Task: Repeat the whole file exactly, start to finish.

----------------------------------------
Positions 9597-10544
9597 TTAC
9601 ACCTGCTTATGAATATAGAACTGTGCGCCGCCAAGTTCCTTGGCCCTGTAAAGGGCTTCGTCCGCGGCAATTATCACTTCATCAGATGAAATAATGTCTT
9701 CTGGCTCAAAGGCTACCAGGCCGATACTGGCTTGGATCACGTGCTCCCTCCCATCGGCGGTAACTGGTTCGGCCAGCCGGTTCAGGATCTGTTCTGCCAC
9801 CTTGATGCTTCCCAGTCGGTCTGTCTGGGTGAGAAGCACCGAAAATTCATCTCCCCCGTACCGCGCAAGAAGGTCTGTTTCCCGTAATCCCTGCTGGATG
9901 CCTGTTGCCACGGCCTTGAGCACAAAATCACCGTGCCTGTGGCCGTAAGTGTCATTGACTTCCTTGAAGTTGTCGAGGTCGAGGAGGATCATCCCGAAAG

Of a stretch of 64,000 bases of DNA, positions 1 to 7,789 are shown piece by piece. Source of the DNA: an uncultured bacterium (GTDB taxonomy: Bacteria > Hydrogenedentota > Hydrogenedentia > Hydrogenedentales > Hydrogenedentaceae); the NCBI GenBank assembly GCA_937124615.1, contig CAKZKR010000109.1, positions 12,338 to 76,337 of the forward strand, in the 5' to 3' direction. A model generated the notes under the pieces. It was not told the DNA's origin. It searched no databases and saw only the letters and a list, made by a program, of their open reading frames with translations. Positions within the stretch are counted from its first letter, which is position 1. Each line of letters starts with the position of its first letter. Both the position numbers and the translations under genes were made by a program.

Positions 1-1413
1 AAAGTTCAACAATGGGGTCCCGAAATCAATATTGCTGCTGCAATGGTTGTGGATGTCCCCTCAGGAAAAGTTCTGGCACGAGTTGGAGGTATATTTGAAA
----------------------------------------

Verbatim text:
Positions 9597-10544
9597 TTAC
9601 ACCTGCTTATGAATATAGAACTGTGCGCCGCCAAGTTCCTTGGCCCTGTAAAGGGCTTCGTCCGCGGCAATTATCACTTCATCAGATGAAATAATGTCTT
9701 CTGGCTCAAAGGCTACCAGGCCGATACTGGCTTGGATCACGTGCTCCCTCCCATCGGCGGTAACTGGTTCGGCCAGCCGGTTCAGGATCTGTTCTGCCAC
9801 CTTGATGCTTCCCAGTCGGTCTGTCTGGGTGAGAAGCACCGAAAATTCATCTCCCCCGTACCGCGCAAGAAGGTCTGTTTCCCGTAATCCCTGCTGGATG
9901 CCTGTTGCCACGGCCTTGAGCACAAAATCACCGTGCCTGTGGCCGTAAGTGTCATTGACTTCCTTGAAGTTGTCGAGGTCGAGGAGGATCATCCCGAAAG

Of a stretch of 64,000 bases of DNA, positions 1 to 7,789 are shown piece by piece. Source of the DNA: an uncultured bacterium (GTDB taxonomy: Bacteria > Hydrogenedentota > Hydrogenedentia > Hydrogenedentales > Hydrogenedentaceae); the NCBI GenBank assembly GCA_937124615.1, contig CAKZKR010000109.1, positions 12,338 to 76,337 of the forward strand, in the 5' to 3' direction. A model generated the notes under the pieces. It was not told the DNA's origin. It searched no databases and saw only the letters and a list, made by a program, of their open reading frames with translations. Positions within the stretch are counted from its first letter, which is position 1. Each line of letters starts with the position of its first letter. Both the position numbers and the translations under genes were made by a program.

Positions 1-1413
1 AAAGTTCAACAATGGGGTCCCGAAATCAATATTGCTGCTGCAATGGTTGTGGATGTCCCCTCAGGAAAAGTTCTGGCACGAGTTGGAGGTATATTTGAAA